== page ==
The Nevada Assembly approved a bill banning the police from using chokeholds on suspects on Saturday, while the Nevada Senate is mulling over a bill to scale back protections for officers being investigated for misconduct.
The Assembly bill, which passed through the legislative chamber 38-4, bans chokeholds, puts in place procedures around misuse of force, and gives the right to citizens to film police activity, the Las Vegas Sun reported.
KTNV reported that the bill also requires that another police officer should intervene if he or she feels that the officer is misusing force and requires that all misuse of force incidents be reported to the officer’s law enforcement agency.
The bill defines a chokehold as a technique that applies pressure to the neck to stop airflow or blood from getting to the brain.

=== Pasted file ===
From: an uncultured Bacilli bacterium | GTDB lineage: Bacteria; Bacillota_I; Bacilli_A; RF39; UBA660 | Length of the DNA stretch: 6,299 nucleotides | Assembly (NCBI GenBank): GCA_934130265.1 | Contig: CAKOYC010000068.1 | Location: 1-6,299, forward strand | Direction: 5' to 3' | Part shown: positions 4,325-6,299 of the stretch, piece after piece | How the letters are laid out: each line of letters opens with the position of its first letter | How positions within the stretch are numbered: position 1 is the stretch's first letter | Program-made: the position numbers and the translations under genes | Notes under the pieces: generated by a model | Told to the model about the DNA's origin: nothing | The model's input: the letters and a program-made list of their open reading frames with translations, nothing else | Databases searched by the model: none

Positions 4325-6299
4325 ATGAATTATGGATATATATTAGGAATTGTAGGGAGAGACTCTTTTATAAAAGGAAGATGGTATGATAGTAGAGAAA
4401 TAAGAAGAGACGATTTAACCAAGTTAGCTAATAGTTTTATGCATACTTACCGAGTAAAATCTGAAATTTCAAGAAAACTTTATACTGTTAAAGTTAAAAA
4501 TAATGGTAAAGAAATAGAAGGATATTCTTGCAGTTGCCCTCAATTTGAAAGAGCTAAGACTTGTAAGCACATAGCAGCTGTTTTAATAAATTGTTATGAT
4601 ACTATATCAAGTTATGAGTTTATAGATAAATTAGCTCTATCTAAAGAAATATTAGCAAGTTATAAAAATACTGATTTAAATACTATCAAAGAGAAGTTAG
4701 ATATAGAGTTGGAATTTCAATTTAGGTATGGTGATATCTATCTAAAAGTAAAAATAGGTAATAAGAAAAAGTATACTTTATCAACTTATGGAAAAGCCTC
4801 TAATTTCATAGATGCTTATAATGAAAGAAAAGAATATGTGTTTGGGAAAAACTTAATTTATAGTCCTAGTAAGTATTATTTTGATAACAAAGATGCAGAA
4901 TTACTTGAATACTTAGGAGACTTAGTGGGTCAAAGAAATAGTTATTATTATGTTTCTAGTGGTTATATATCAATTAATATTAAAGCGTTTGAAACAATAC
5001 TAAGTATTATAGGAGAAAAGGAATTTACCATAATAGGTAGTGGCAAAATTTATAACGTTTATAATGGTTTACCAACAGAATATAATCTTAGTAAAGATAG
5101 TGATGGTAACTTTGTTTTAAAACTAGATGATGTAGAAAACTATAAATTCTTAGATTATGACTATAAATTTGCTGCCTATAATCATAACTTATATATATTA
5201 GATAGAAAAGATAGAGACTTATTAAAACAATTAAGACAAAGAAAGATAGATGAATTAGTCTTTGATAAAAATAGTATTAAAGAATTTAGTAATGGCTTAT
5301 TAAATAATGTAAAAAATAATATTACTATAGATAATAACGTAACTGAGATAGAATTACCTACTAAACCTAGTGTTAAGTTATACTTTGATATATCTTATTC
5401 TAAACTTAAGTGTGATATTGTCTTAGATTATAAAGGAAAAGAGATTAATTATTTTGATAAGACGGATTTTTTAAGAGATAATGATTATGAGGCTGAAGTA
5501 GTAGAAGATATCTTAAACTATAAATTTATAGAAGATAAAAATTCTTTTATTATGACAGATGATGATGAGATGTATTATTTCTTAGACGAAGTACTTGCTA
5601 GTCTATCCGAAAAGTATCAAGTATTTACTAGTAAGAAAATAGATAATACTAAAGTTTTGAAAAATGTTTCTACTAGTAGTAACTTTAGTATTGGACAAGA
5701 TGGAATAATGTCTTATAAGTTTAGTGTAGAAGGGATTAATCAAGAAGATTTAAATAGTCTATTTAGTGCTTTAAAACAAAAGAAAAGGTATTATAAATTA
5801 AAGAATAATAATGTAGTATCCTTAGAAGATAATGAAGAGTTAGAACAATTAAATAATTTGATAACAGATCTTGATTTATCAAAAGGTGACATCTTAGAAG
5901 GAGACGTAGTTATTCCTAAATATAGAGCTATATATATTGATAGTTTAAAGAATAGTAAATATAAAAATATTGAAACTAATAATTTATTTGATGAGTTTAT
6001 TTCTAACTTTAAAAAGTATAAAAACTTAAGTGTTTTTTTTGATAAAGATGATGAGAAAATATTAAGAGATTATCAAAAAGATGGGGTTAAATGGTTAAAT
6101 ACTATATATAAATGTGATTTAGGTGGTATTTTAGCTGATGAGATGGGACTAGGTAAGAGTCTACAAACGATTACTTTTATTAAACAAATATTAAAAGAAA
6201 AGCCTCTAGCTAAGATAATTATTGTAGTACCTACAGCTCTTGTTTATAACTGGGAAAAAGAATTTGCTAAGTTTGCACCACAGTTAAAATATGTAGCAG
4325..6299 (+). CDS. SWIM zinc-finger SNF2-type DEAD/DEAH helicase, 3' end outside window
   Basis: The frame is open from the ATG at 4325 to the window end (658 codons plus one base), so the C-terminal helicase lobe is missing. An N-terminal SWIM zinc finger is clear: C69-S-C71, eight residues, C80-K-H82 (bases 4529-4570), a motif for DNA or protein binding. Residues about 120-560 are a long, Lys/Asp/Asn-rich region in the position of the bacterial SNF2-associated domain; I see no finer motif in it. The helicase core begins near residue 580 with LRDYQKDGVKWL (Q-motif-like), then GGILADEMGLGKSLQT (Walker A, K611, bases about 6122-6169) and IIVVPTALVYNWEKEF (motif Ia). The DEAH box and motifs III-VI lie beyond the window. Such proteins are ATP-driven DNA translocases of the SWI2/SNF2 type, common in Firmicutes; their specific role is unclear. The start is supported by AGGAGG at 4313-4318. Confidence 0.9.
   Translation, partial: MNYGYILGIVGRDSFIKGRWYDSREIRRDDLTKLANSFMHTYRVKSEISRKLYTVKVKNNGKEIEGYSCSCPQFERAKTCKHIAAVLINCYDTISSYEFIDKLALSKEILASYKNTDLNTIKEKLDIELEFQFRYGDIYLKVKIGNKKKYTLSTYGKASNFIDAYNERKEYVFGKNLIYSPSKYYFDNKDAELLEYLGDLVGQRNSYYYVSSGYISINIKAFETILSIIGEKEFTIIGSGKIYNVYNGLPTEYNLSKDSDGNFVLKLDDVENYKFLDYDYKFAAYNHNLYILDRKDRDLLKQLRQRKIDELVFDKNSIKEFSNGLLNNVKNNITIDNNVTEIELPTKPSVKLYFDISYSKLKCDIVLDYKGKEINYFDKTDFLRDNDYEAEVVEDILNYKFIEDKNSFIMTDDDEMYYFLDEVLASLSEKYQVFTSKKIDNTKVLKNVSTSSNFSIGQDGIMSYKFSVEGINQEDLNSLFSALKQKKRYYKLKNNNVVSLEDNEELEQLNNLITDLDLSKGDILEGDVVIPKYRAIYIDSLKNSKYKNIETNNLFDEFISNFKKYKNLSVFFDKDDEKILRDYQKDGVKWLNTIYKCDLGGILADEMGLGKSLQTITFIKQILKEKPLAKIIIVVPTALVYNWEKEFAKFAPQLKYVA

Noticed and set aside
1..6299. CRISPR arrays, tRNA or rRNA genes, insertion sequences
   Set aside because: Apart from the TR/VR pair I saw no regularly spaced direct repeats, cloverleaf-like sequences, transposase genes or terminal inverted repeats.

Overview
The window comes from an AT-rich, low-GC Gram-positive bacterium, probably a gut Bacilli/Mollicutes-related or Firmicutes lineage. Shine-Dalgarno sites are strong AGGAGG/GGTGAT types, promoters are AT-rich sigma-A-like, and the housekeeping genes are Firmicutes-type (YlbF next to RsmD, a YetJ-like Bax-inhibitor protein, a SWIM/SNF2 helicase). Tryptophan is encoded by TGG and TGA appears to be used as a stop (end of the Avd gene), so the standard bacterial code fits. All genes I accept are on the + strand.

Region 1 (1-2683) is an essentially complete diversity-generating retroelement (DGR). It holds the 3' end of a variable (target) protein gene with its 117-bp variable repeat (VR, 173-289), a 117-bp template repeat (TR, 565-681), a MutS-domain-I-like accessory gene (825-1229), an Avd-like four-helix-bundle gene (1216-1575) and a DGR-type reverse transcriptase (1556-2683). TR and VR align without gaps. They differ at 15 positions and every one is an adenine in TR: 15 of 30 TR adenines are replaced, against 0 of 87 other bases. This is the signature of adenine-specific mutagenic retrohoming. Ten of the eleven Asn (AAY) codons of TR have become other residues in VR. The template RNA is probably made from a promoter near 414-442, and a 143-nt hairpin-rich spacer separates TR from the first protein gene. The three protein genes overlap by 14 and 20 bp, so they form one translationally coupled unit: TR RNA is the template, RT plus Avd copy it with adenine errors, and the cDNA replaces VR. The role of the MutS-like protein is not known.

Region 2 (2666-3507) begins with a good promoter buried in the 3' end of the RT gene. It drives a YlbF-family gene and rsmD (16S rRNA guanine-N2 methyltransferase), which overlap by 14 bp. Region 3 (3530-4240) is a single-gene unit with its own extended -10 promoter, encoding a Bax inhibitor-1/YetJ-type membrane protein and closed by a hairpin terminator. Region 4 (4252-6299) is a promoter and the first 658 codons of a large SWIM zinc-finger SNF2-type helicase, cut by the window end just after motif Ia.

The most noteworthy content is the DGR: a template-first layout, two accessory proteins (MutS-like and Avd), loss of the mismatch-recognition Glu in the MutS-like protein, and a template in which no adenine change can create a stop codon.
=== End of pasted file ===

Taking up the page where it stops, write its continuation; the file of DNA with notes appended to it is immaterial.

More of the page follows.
Chokeholds have been a point of controversy in law enforcement agencies for years, most notably after the killings of Eric Garner in New York in 2014 and, more recently, George Floyd in Minnesota this year. Both died after being placed in chokeholds by their respective police officers.
The chokehold bill is now headed to the Senate over the next couple of days.
At least a dozen other state legislatures have passed anti-chokehold or other police reform legislation, including Minnesota, New York, Colorado, and Connecticut, the Associated Press reported.